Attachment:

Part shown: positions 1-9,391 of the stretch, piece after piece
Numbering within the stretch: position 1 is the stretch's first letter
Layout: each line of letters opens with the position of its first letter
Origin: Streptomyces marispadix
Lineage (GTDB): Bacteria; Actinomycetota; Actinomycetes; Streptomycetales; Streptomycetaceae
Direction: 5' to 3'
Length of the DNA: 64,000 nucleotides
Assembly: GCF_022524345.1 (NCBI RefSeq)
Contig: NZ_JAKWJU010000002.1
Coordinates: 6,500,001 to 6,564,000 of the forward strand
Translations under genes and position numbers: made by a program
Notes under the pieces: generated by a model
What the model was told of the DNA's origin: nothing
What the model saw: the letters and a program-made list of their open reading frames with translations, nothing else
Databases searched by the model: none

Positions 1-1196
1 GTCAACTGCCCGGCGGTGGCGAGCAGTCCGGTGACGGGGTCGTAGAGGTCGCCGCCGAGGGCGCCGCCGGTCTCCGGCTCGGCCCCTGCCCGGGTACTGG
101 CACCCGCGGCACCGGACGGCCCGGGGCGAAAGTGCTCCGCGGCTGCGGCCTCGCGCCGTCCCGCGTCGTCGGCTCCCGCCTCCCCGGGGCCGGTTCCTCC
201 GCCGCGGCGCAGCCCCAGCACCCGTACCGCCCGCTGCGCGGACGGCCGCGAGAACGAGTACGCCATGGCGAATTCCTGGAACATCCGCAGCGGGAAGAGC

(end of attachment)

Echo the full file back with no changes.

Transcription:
Part shown: positions 1-9,391 of the stretch, piece after piece
Numbering within the stretch: position 1 is the stretch's first letter
Layout: each line of letters opens with the position of its first letter
Origin: Streptomyces marispadix
Lineage (GTDB): Bacteria; Actinomycetota; Actinomycetes; Streptomycetales; Streptomycetaceae
Direction: 5' to 3'
Length of the DNA: 64,000 nucleotides
Assembly: GCF_022524345.1 (NCBI RefSeq)
Contig: NZ_JAKWJU010000002.1
Coordinates: 6,500,001 to 6,564,000 of the forward strand
Translations under genes and position numbers: made by a program
Notes under the pieces: generated by a model
What the model was told of the DNA's origin: nothing
What the model saw: the letters and a program-made list of their open reading frames with translations, nothing else
Databases searched by the model: none

Positions 1-1196
1 GTCAACTGCCCGGCGGTGGCGAGCAGTCCGGTGACGGGGTCGTAGAGGTCGCCGCCGAGGGCGCCGCCGGTCTCCGGCTCGGCCCCTGCCCGGGTACTGG
101 CACCCGCGGCACCGGACGGCCCGGGGCGAAAGTGCTCCGCGGCTGCGGCCTCGCGCCGTCCCGCGTCGTCGGCTCCCGCCTCCCCGGGGCCGGTTCCTCC
201 GCCGCGGCGCAGCCCCAGCACCCGTACCGCCCGCTGCGCGGACGGCCGCGAGAACGAGTACGCCATGGCGAATTCCTGGAACATCCGCAGCGGGAAGAGC